• I have been digging into the Jomon a bit more. I have heard about their culture but never investigated it very much. Now that I know more their history it poses a few questions for me when associating peoples of Eastern Asia and Russia with the land bridge theory and supposed first entry into North America. Something doesn’t make sense.

          These curiosities arise from their more advanced technology at a far earlier time. Apparently they too are thought to have come across a land bridge that connected Japan with the mainland. so one could figure that their very early technology was brought with them from the mainland. This indicates the mainland of East Asia and Russia may have also had this technology.

          Yet the earliest phase of three phases of the Jomon called the Incipient phase is thought to have begun around 16,500 yrs ago. Even at this early time these people were making pottery and using Bows and Arrows. And even though they hunted the biggest food source was Fishing and Shell Fish. Apparently the Fish/Shell Fish middens are very extensive.

          Now I have a problem with the idea that all these Fish were picked up or caught along just the Shoreline. They had to have had maritime capabilities to have accumulated this huge amount of Fish refuse. So I think they could float even before they are thought to have first came to Japan 16,500 yrs ago. And I think all this technology was also the same on the mainland all the way up into Northeastern Russia.

          But here is my main curiosity, Since they had this technology to make pottery, use Bows and Arrows, and most likely could float, why didn’t these already known technology advances come across the land bridge to the Americas with the Clovis? This was a pre-clovis culture in timeline right? The first entry should have also brought these already known technologies with them right?

          The first use of the Bow in early America wasn’t until 500 CE and apparently started in Iowa. And the oldest Pottery found in the Americas was in the Amazon Basin dated back to around 8,000 yrs ago. The oldest Pottery Found in North America was in the South East and is only dated back to around 4,000 yrs ago.

          So I have to question if anyone ever even came across the North West at all? Did they take a vow to never use this pre-known technology before they crossed into the Americas? Something just doesn’t make sense in the theory when it comes to timelines in pre-known early technology.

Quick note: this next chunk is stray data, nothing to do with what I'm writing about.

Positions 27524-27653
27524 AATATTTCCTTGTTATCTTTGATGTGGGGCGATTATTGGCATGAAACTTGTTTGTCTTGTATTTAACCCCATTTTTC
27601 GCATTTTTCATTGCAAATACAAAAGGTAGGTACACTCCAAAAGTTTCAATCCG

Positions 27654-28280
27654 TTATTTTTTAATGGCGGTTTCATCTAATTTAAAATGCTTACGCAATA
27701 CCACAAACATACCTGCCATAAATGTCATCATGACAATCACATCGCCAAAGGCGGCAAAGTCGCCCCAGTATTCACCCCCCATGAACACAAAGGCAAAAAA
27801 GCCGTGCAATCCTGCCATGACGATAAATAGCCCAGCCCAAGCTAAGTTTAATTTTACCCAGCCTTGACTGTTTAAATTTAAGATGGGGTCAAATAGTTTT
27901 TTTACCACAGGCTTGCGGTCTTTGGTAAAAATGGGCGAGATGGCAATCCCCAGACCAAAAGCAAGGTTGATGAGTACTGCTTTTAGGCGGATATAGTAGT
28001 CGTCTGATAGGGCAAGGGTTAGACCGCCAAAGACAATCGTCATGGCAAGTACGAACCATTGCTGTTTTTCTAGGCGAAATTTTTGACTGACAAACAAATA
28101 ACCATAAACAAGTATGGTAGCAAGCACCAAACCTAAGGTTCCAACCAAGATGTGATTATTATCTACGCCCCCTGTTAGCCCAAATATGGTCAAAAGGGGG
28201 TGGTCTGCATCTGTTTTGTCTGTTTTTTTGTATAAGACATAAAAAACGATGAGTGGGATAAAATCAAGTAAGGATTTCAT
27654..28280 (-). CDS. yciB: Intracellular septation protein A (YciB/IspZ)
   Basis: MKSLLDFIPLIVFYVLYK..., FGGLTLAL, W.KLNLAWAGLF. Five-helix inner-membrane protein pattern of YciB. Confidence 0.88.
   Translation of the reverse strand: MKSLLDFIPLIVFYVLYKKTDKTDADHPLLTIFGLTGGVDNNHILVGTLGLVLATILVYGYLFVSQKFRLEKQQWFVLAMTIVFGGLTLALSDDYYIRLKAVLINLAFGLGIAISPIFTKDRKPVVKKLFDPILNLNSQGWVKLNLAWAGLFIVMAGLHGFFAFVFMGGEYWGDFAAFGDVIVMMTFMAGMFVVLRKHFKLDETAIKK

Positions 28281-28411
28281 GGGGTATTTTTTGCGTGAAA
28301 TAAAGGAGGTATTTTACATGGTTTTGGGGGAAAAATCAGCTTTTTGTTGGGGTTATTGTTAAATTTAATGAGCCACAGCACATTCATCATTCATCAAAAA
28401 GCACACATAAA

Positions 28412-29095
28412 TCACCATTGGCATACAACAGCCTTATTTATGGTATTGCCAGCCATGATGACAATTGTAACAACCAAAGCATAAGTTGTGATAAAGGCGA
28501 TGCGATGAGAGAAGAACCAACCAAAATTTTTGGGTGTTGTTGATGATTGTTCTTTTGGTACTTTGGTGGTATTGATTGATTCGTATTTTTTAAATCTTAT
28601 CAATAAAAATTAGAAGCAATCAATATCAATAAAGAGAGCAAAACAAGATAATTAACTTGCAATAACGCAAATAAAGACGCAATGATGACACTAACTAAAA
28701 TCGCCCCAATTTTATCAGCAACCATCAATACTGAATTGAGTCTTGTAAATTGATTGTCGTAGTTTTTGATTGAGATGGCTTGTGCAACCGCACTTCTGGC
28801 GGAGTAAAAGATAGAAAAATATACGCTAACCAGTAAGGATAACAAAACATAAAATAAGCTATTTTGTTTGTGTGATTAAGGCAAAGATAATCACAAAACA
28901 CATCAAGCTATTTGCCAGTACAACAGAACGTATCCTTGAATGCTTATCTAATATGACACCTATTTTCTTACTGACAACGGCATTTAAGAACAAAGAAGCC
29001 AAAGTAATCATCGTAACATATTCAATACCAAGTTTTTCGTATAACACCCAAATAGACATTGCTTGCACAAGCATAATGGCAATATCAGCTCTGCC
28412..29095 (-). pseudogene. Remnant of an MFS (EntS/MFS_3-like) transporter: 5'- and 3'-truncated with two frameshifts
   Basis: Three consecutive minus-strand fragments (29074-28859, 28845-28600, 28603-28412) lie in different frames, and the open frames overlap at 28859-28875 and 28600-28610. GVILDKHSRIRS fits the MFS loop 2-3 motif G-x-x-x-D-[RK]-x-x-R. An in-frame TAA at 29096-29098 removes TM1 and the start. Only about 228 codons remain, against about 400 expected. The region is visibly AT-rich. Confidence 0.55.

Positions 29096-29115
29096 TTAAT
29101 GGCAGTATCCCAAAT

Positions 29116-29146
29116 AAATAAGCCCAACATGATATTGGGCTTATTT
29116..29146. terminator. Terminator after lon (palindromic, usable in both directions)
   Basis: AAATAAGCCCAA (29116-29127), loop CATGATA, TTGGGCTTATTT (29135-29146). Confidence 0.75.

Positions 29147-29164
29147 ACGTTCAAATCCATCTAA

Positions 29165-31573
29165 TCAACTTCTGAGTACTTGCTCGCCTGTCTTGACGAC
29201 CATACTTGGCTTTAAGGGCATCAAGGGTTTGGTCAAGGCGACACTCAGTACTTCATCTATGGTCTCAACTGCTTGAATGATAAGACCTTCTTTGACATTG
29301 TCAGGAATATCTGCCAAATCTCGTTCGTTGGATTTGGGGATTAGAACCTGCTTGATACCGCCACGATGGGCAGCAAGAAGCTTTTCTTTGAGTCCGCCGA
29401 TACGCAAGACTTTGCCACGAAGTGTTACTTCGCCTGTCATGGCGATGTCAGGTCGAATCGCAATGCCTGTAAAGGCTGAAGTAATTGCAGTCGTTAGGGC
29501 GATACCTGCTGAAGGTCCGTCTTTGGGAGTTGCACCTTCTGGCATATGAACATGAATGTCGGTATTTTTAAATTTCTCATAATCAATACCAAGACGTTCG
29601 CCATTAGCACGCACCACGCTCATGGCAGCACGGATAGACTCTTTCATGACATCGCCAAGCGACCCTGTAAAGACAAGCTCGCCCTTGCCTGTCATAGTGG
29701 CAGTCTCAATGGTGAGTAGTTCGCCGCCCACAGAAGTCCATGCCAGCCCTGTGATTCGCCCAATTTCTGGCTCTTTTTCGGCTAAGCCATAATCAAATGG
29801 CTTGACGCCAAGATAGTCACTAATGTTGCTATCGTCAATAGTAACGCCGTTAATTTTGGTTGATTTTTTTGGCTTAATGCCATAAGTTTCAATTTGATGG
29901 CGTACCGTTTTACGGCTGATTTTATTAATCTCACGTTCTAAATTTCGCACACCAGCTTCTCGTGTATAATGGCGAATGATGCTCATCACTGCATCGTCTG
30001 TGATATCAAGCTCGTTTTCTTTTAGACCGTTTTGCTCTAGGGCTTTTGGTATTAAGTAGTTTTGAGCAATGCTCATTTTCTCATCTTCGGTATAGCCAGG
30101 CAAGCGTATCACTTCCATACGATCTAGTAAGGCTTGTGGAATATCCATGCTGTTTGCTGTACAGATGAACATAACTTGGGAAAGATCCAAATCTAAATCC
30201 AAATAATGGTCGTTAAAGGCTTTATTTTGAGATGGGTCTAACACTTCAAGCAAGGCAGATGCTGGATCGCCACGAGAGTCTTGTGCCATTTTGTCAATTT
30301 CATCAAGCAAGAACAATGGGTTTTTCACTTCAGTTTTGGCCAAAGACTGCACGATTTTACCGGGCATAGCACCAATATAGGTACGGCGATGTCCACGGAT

Like

          • Pretty sure they would have brought their technology with them. They would have been foolish not to have. I think the theory in general is flawed and needs some rethinking.

            Like

  5. again with another of my Nova documentaries. there was one about the first time in a long, long time they sailed a catamaran from Hawaii to i think it was Tahiti, using the “old ways” the rise and set points of stars on the horizon, plus the sun during the day and whatever other trade secrets they have. there were some other techy more “modern” people along, with their gadgets in case they got lost. i remember there was also some arguing too. my impression is the techy people were scared and wanted to check their e-mails or something. they made it without checking in, and as i understand they are taking these voyages regularly. ( without the thechy scaredy cats) of course due to the time it takes you have to bring live plants and animals for food. like way back then. no refrigeration or indoor plumbing.

    i wish i had the money to start a new form of eco-tourism. how cool would it be to sail the oceans on one of these vessels? camp on some uninhabited island? not to mention as a woodworker these boats to me are a work of art, to say the least. also i’m not scared to eat fresh meat and vegetables. i’m actually scared to go on a cruise ship, they seem much more prone to sinking, and if an engine stalls, guess what? no more indoor plumbing! imo. just sayin”

    Liked by 1 person

      • Me too! I would love to do something like this!

        Unfortunately current legal requirements to get the operations permits and License tend to squash dreams like this. Not enough passengers per trip to pay for the required Liability Insurance they will force you to maintain. This is why cruise ships got bigger and bigger, their insurance rate kept going up…

        Sometimes It sucks to be a realist. 🙂

        Liked by 1 person

  6. your right J.R. maybe we should partner with Elon Musk and his space x thing. i think our tourism would be cheaper than going to Mars.

    Like

    • Big corporations like that are always looking for a “division” that actually loses money on purpose so that they can claim a much needed loss on their taxes. So this might actually work and be welcomed by Musk! lol

      But historically speaking…The first insurance Companies were actually set up to cover Maritime Passenger Vessels. And Maritime Law is still being enforced even on land. Ever wonder why some States like California use the term “Vessel” in the legal wording on Vehicle Titles instead of the word “Vehicle” or other?

      Because there is no Constitutional legal right to license, tax and regulate vehicles, or horseless carriages. or wagons. But under Constitutional Maritime law there are provisions to legally regulate “Vessels” on both land and sea. Sneaky isn’t it?

      Like

  7. Pingback: Seafaring and the Haida People | Peron Rants

Leave a Reply

Fill in your details below or click an icon to log in:

WordPress.com Logo

You are commenting using your WordPress.com account. Log Out / Change )

Twitter picture

You are commenting using your Twitter account. Log Out / Change )

Facebook photo

You are commenting using your Facebook account. Log Out / Change )

Google+ photo

You are commenting using your Google+ account. Log Out / Change )

Connecting to %s